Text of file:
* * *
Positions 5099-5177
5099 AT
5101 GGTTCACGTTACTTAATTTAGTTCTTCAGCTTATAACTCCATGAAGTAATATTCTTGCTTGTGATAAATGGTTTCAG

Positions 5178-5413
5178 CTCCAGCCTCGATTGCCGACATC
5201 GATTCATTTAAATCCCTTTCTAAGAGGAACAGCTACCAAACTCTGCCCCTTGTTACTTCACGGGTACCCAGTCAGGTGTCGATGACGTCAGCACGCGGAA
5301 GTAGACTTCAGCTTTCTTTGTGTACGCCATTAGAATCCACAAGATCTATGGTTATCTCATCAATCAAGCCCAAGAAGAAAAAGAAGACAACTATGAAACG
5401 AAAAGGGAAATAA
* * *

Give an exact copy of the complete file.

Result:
Positions 5099-5177
5099 AT
5101 GGTTCACGTTACTTAATTTAGTTCTTCAGCTTATAACTCCATGAAGTAATATTCTTGCTTGTGATAAATGGTTTCAG

Positions 5178-5413
5178 CTCCAGCCTCGATTGCCGACATC
5201 GATTCATTTAAATCCCTTTCTAAGAGGAACAGCTACCAAACTCTGCCCCTTGTTACTTCACGGGTACCCAGTCAGGTGTCGATGACGTCAGCACGCGGAA
5301 GTAGACTTCAGCTTTCTTTGTGTACGCCATTAGAATCCACAAGATCTATGGTTATCTCATCAATCAAGCCCAAGAAGAAAAAGAAGACAACTATGAAACG
5401 AAAAGGGAAATAA